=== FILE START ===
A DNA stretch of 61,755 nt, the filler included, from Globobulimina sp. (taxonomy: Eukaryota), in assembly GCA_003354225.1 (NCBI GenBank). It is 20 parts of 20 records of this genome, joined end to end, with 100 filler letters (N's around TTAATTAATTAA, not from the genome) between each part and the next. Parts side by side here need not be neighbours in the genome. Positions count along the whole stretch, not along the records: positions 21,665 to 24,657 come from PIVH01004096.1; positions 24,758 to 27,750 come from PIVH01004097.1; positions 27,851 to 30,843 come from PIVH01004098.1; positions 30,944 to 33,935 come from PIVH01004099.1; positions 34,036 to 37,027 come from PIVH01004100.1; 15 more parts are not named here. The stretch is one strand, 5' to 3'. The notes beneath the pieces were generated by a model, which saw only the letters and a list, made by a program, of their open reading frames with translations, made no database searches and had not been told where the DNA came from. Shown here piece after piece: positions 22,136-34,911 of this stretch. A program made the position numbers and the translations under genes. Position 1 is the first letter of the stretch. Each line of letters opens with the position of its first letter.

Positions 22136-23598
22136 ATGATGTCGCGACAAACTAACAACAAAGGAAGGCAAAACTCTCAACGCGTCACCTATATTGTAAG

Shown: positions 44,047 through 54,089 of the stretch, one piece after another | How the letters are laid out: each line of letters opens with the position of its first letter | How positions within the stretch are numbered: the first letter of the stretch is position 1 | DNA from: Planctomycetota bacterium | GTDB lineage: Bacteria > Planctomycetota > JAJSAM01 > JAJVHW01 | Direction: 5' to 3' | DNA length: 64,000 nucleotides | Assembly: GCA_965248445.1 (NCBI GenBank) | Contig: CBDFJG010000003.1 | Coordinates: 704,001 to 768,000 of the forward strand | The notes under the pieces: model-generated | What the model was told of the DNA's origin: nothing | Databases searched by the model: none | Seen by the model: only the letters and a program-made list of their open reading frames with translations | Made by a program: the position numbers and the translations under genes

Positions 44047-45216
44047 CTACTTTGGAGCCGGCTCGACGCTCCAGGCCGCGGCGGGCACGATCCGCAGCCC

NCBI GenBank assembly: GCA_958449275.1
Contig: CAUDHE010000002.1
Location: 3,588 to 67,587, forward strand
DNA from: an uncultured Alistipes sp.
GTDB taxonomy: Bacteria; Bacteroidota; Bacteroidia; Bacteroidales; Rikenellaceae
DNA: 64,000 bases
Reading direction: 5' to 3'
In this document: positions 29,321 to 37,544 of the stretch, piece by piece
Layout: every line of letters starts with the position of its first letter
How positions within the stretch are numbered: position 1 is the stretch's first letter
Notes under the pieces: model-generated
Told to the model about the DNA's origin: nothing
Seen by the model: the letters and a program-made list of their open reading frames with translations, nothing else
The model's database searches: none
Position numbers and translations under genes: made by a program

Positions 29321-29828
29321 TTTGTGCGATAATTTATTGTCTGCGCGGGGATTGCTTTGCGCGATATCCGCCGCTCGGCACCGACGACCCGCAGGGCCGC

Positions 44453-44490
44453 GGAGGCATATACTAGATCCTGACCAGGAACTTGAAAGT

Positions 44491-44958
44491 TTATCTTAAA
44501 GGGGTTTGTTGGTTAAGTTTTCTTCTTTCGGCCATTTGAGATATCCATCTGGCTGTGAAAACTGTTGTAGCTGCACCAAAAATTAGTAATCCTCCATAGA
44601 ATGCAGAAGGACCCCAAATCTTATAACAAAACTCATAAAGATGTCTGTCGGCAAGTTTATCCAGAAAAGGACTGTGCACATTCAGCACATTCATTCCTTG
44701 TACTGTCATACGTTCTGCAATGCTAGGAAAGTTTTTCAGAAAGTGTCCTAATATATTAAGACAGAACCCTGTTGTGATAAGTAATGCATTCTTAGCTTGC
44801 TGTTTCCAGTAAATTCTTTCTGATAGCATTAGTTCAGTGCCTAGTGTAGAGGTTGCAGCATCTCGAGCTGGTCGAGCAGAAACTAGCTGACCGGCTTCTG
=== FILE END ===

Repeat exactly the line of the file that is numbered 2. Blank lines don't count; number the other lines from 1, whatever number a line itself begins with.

Positions 22136-23598